m (uppercase anchors, sigh...)
(→Overview: Change RAID1 / 10 to mostly ok)
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Revision as of 09:54, 4 March 2017
For a list of features by their introduction, please see the table Changelog#By_feature.
The following table aims to give an overview of the stability of the features BTRFS supports in the latest kernel version (4.9). This refers to functionality, not usability (as this would need to specify the usecase and expectations).
|Trim (aka. discard)||OK||fstrim and mounted with -o discard (has performance implications)|
|Defrag||mostly OK||extents get unshared (see below)|
|Auto-repair||OK||automatically repair from a correct spare copy if possible (dup, raid1, raid10)|
|Compression||mostly OK||(needs verification and source) auto-repair and compression may crash|
|Scrub + RAID56||Unstable||will verify but not repair|
|Filesystem resize||OK||shrink, grow|
|Send||OK||corner cases may still exist|
|Single (block group profile)||OK|
|DUP (block group profile)||OK|
|RAID1||mostly OK||Needs at least two available devices always. Can get stuck in irreversible read-only mode if only one device is present.|
|RAID10||mostly OK||Needs to be able to create two copies always. Can get stuck in irreversible read-only mode if only one copy can be made.|
|RAID56||Unstable||write hole still exists, parity not checksummed|
|Seeding||OK||should be better documented|
|Device replace||mostly OK||gets stuck on devices with bad sectors|
|Quotas, qgroups||mostly OK|
|Out-of-band dedupe||mostly OK||performance issues|
|File range cloning||mostly OK||(reflink), heavily referenced extents have a noticeable performance hit|
|Offline UUID change||OK|
|Free space tree||mostly OK||see below|
|no-holes||OK||see documentation for compatibility|
|skinny-metadata||OK||see documentation for compatibility|
|extended-refs||OK||see documentation for compatibility|
|Mixed block groups||OK||see documentation|
- OK: should be safe to use, no known defficiencies
- mostly OK: safe for general use, there are some known problems
- Unstable: do not use for other then testing purposes, known severe problems, missing implementation of some core part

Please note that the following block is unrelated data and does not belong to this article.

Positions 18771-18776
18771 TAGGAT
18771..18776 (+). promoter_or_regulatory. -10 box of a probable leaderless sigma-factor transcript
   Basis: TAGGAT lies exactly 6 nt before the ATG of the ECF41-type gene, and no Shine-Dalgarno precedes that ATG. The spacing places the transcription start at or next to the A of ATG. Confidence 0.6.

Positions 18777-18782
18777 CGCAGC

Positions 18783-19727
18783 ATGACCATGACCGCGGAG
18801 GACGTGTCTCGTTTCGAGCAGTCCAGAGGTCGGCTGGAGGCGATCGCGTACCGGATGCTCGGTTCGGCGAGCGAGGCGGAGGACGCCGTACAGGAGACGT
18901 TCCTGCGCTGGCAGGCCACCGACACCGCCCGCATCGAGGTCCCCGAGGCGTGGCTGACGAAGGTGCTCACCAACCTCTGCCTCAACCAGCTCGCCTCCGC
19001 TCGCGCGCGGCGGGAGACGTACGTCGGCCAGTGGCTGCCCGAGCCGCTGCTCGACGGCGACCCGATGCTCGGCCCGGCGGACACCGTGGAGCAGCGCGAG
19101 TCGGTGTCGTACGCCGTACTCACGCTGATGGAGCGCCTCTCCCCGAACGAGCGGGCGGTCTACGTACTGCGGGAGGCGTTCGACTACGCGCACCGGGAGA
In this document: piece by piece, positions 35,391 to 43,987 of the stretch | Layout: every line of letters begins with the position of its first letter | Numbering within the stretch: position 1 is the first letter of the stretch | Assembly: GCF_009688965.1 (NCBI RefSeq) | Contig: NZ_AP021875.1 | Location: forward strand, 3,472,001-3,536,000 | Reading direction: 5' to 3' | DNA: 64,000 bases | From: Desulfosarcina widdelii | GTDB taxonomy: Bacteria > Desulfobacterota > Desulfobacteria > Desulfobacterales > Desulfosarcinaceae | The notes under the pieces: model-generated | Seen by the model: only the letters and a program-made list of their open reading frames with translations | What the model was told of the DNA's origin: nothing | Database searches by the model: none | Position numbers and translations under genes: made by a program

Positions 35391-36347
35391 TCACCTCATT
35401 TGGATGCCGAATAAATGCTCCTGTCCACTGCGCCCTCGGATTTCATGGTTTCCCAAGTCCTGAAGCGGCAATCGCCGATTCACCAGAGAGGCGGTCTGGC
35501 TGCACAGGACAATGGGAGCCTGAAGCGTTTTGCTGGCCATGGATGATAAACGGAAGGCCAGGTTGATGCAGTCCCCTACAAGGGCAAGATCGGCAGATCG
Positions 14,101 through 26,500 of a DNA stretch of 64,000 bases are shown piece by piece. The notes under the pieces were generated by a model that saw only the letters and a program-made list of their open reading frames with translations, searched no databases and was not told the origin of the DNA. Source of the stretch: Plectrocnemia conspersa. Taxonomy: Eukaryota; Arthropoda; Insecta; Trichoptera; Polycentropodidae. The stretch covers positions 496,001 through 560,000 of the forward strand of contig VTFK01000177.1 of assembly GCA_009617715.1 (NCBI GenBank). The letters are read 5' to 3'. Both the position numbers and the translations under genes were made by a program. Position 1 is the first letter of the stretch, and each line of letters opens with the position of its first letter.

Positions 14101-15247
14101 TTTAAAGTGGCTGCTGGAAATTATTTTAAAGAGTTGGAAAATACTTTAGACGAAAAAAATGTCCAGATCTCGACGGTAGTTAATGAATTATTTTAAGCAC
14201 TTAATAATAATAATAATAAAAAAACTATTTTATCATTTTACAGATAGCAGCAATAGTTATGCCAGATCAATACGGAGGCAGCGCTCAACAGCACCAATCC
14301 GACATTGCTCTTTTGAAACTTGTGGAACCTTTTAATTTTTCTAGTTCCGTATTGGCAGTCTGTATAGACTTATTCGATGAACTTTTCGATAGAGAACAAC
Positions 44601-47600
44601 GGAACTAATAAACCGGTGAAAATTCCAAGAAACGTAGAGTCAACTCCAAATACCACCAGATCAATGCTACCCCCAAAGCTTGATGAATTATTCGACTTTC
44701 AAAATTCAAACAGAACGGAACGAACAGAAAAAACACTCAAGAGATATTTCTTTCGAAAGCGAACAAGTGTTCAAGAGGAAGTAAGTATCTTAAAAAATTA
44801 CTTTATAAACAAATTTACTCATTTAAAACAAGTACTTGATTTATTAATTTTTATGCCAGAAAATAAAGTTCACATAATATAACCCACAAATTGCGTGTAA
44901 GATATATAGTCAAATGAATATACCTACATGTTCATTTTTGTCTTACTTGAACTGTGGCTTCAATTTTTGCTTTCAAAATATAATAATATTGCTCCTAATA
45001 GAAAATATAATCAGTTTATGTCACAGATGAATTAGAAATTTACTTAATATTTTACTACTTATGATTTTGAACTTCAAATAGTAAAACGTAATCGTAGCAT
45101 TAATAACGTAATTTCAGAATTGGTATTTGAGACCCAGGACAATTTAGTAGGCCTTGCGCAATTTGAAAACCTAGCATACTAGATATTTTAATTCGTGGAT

Note to editors: please update the table if:
- you're sure you know the answer, eg. a bug number for a bug that lowers the feature status
- a particular feature combination that has a different status and is worth mentioning separately
- there's a missing entry (put TBD to the status)
- a reference could be enhanced by an actual link to documentation (wiki, manual pages)
The page edits are watched by wiki admins, do not worry to edit.
Details that do not fit the table
The data affected by the defragmentation process will be newly written and will consume new space, the links to the original extents will not be kept. See also Manpage/btrfs-filesystem. Though autodefrag affects newly written data, it can read a few adjacent blocks (up to 64k) and write the contiguous extent to a new location. The adjacent blocks will be unshared. This happens on a smaller scale than the on-demand defrag and doesn't have the same impact.
Nodatacow does not checksum data, see Manpage/btrfs(5).
Free space tree
- btrfs-progs support is read-only, ie. fsck can check the filesystem but is not able to keep the FST consistent and thus cannot run in repair mode
- the free space tree can be cleared using 'btrfs check --clear-space-cache v2' and will be rebuilt at next mount
Compatibility and historical references:
- btrfs-progs versions before v4.7.3 might accidentally do writes to the filesystem, but since there's no way to invalidate the FST, this causes inconsistency and possible corruption (using a piece of space twice). If you have made changes (btrfstune, repair, ...) to a FST enabled filesystem with btrfs progs, then mount with clear_cache,space_cache=v2 and hope the space written to was not reused yet. (see Status of free-space-tree feature)
- (fixed in linux 4.9) runtime support: fine on little-endian machines (x86*), known to be broken on big-endian (sparc64), see sparc64: btrfs module fails to load on big-endian machines
The filesystem disk format is stable. This means it is not expected to change unless there are very strong reasons to do so. If there is a format change, filesystems which implement the previous disk format will continue to be mountable and usable by newer kernels.
The core of the on-disk format that comprises building blocks of the filesystem:
- layout of the main data structures, eg. superblock, b-tree nodes, b-tree keys, block headers
- the COW mechanism, based on the original design of Ohad Rodeh's paper "Shadowing and clones"
Newly introduced features build on top of the above and could add specific structures. If a backward compatibility is not possible to maintain, a bit in the filesystem superblock denotes that and the level of incompatibility (full, read-only mount possible).